AMERICAN movies didn't shine in 1988. But there were some bright achievements, and promising developments in other lands augur well for 1989. Behind the scenes, few developments had much broad impact, and none equaled the most significant event of 1987: the departure of British producer David Puttnam from his brief leadership of Columbia Pictures, squelching any hope that American studios were about to give us a flood of literate, human-scale productions. Hollywood continued to steer a conservative course in 1988, showing no desire to rock the boat that carried it to an all-time-high box office take of nearly $4.4 billion.
Assessing the 1988 movie scene means looking past business developments, therefore, and examining the evidence on the screen. If the year wasn't downright poor by this measure, it certainly was nondescript. Talent was spread too thinly over too many second-rate projects - a circumstance illustrated by the New York Film Critics Circle's best-of-the-year awards.
The balloting was marked by disagreement and indecision, and for the first time in anyone's memory, no movie earned more than one award. ``The Accidental Tourist,'' a romance considered trite and artificial by many reviewers, won the best-picture nod. By contrast, former cinematographer Chris Menges was named best director - for ``A World Apart,'' an intensely serious drama attacking South African apartheid - and a baseball comedy, ``Bull Durham,'' picked up the prize for best screenplay. Other awards were equally fragmented. How to characterize a year when such disparate movies shared the winner's circle - except to say that filmmakers, critics, and audiences all seemed uncertain about what sorts of cinema most deserved their attention?
There was one arena where consistently exciting things happened, however: documentary filmmaking. ``The Thin Blue Line,'' directed by Errol Morris, combined cinematic brilliance with decisive impact in the real world - helping to win a new trial for a Texan convicted of murder in what the movie claims was a miscarriage of justice. ``Imagine: John Lennon,'' by producer David Wolper and director Andrew Solt, vividly portrayed a rock-music giant with the help of previously unseen home-movie footage. The massive ``Hotel Terminus: The Life and Times of Klaus Barbie'' brought renewed acclaim to French director Marcel Ophuls with its examination of a Nazi war criminal's career.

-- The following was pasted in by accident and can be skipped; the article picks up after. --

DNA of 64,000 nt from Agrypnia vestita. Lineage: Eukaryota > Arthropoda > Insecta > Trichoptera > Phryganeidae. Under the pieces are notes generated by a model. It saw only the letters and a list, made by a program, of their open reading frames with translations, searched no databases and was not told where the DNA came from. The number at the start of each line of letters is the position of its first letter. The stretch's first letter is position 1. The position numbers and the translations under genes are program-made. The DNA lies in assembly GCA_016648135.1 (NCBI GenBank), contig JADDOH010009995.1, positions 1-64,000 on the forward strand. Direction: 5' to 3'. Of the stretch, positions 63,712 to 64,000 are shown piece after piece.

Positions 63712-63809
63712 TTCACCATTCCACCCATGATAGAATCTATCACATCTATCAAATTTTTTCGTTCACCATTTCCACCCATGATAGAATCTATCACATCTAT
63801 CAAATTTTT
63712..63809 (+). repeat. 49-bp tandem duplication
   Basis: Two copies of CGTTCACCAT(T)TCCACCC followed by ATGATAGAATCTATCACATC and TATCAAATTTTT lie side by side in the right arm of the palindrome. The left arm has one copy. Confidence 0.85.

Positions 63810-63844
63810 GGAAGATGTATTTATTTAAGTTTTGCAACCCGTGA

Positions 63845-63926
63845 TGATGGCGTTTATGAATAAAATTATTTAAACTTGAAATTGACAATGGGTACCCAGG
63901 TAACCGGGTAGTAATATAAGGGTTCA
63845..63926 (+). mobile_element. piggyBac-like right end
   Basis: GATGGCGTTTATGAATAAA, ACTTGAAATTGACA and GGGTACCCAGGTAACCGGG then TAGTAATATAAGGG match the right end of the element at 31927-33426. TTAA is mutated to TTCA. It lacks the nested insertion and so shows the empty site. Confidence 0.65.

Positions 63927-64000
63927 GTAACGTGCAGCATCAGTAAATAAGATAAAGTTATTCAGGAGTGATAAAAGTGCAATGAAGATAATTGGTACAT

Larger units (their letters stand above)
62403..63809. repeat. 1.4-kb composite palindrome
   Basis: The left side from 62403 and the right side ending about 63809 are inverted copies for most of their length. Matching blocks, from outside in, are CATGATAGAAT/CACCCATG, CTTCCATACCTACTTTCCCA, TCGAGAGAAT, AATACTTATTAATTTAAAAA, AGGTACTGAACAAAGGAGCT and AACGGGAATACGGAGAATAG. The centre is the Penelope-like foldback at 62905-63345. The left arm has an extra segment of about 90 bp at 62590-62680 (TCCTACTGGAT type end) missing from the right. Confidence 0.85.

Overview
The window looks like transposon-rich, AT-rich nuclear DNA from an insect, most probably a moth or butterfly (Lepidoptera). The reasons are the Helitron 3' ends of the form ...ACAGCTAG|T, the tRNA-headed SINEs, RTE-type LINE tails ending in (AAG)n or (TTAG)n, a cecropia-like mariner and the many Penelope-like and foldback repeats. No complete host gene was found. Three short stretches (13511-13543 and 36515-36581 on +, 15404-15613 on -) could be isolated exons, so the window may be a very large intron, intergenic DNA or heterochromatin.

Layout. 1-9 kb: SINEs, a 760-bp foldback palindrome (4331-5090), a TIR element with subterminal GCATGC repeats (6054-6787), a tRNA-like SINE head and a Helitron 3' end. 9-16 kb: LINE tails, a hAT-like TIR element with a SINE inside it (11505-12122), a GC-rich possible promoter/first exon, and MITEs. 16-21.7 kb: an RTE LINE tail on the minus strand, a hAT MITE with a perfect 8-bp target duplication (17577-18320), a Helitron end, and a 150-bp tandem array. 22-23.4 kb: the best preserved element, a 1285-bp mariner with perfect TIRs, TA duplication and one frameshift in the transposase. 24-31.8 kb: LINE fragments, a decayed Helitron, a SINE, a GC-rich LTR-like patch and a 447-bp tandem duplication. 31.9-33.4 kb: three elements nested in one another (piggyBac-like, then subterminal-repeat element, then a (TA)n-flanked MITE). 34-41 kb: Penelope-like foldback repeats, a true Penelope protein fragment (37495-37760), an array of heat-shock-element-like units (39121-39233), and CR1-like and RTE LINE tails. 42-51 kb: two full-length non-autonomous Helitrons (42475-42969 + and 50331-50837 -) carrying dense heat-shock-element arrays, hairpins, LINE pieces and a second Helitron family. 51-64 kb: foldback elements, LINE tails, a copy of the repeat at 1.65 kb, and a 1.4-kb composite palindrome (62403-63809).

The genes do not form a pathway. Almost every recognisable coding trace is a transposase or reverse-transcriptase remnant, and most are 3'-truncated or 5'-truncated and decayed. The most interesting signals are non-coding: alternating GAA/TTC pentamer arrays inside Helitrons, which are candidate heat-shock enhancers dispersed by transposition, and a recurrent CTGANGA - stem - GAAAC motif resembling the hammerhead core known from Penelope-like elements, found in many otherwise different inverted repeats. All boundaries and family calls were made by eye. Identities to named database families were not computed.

Despite the year's general lack of focus, a couple of trends emerged in Hollywood's fiction films. The most important was an interest in so-called women's issues that could - if it continues to mature - indicate a new concern for serious matters in commercially dramatic contexts.
``A Cry in the Dark'' told the true story of an Australian woman mistakenly accused of killing her baby. ``The Accused'' concerned a rape victim who prosecutes the men responsible for the assault. ``The Good Mother'' raised the subjects of child custody and sexual abuse. Besides dealing with topics of special concern to women - sexual aggression, family-building, and child-raising, among others - these movies took particular interest in the adversary relationship between their heroines and the criminal-justice system. If their three-pronged arrival in 1988 wasn't just fortuitous but the result of a new soberness in film-production circles, 1989 could be a thought-provoking year.
A more extravagant branch of the movie scene - the science-fiction and fantasy wing - also took on new importance in recent months, becoming Hollywood's prime arena for examining race relations and other social concerns.
The year's top moneymaker, ``Who Framed Roger Rabbit,'' dealt explicitly with race in its half-cartoon, half-live tale of human and animated creatures living in an uneasy relationship. ``Alien Nation'' was a futuristic yarn about Americans and immigrants from another planet. ``They Live'' dealt with mind control via mass media. Even a likable Steven Spielberg-George Lucas cartoon, ``The Land Before Time,'' dealt with dinosaurs of different ``races'' who learn to live together and cooperate.
Political issues cropped up in realistic movies, too. ``Betrayed'' was an unsuccessful but well-meaning attempt to dramatize neo-Nazism in the Midwest, while ``Mississippi Burning'' was Hollywood's first serious treatment of American civil-rights struggles during the 1960s.
Three more films on that subject are reportedly in production now for release during 1989, and a more appropriate trend - given the real-life racial troubles that continue today - is hard to imagine.
Other encouraging signs have come from the East in recent months. Soviet filmmakers are delving eagerly into new territory under the banners of glasnost and perestroika, and Soviet distributors are showing heightened interest in exporting such movies. Chinese cinema is also striking out in fresh directions, and a new generation of filmmakers in Taiwan and Hong Kong has started to capture the American imagination.
So far, these developments are visible mainly in film festivals and other limited venues. But excited critics are spreading the word about them, and they could become the hottest tickets around in the very near future.